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BREAKING NEWS: U.S. Supreme Court Agrees To Hear Health Care Challenge From Eleventh Circuit

Posted in News and Analysis

An hour ago, the U.S. Supreme Court granted certiorari in three separate cases on appeal from the Eleventh Circuit on the constitutionality of the mandate requiring individuals to purchase health insurance under the recently enacted Patient Protection and Affordable Care Act, Public Law 111-148See November 14, 2011 Order List (PDF), Department of Health and Human Services, et al., v. Florida, et al. (Case Nos. 11-393, 11-398, and 11-400).  The High Court has set aside a whopping 5 1/2 hours for oral argument on the various issues it granted, although it did not agree to hear all of the issues.  It also did not agree to hear the plaintiffs’ health care challenge appeal from the Sixth Circuit in Thomas More Law Center, et al. v. Obama, et al. (U.S. Sup. Ct., Case No. 11-117). 

The Court’s decision not to grant review in the Thomas More case is unsurprising.  As I explained over a month ago in my interviews for LexBlog TV and the Voice of Russia international radio network, the Eleventh Circuit case is a better vehicle for Supreme Court review than the Sixth Circuit’s Thomas More case given all of the myriad issues raised in the Eleventh Circuit case.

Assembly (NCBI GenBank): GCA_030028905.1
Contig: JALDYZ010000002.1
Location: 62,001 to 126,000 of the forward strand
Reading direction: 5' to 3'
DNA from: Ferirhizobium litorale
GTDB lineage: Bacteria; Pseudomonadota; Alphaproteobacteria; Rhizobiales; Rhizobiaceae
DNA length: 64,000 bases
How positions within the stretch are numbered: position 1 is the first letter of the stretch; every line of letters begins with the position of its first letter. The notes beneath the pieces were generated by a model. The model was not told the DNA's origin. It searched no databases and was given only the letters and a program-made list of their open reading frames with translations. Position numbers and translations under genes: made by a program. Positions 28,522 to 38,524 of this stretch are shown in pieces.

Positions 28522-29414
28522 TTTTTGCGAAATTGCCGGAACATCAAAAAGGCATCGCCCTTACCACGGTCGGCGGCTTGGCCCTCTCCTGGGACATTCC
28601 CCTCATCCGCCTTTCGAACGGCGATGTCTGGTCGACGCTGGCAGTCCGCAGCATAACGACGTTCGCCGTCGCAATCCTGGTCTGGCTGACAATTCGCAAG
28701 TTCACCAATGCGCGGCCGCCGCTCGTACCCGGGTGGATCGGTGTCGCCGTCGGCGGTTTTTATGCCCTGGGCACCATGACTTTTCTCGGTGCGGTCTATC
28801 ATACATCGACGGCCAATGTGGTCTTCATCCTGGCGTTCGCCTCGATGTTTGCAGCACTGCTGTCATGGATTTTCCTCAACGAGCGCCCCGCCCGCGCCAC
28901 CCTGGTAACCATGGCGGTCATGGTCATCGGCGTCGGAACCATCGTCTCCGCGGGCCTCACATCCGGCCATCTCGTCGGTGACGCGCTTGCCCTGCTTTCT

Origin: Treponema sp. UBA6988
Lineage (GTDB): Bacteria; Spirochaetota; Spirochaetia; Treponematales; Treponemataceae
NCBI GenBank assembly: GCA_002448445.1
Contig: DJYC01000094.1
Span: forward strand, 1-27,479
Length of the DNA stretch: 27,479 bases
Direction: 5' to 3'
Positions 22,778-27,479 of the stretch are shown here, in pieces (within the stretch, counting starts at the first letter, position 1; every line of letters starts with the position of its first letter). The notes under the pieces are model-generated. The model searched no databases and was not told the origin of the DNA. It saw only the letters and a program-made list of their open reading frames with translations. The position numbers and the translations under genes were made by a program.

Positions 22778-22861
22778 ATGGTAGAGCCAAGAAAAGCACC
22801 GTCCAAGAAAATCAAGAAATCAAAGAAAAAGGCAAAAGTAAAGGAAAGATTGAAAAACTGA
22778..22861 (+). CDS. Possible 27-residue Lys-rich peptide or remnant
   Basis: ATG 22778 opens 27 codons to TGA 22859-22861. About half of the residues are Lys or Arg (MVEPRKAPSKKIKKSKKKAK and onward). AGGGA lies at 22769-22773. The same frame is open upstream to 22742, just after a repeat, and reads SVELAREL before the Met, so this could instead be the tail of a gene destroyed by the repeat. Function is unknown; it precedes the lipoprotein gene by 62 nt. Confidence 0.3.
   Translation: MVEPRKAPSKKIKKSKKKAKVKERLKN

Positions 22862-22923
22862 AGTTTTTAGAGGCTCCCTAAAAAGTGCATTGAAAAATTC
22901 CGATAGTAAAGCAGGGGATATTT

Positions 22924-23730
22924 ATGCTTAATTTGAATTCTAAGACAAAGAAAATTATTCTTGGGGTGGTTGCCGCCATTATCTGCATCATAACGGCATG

The Supreme Court will devote two hours to the critical question of whether the individual mandate is constitutional.  It will devote an hour to the question of whether the Anti-Injunction Act, 26 U.S.C. § 7421(a), bars the plaintiffs’ challenge to the health care statute.  Ninety minutes will be devoted to the question of severability and whether any unconstitutional portions of the health care statute are severable from other parts of the statute.  Finally, the Court will hear argument on the constitutionality of the Medicaid expansion.

Although the Supreme Court did not agree to hear the plaintiffs’ appeal in the Thomas More case, the Court will certainly review the three separate opinions written by Sixth Circuit Judges Boyce F. Martin, Jr. and Jeffrey S. Sutton, and United States District Judge James L. Graham (Southern District of Ohio), in deciding the issues before it.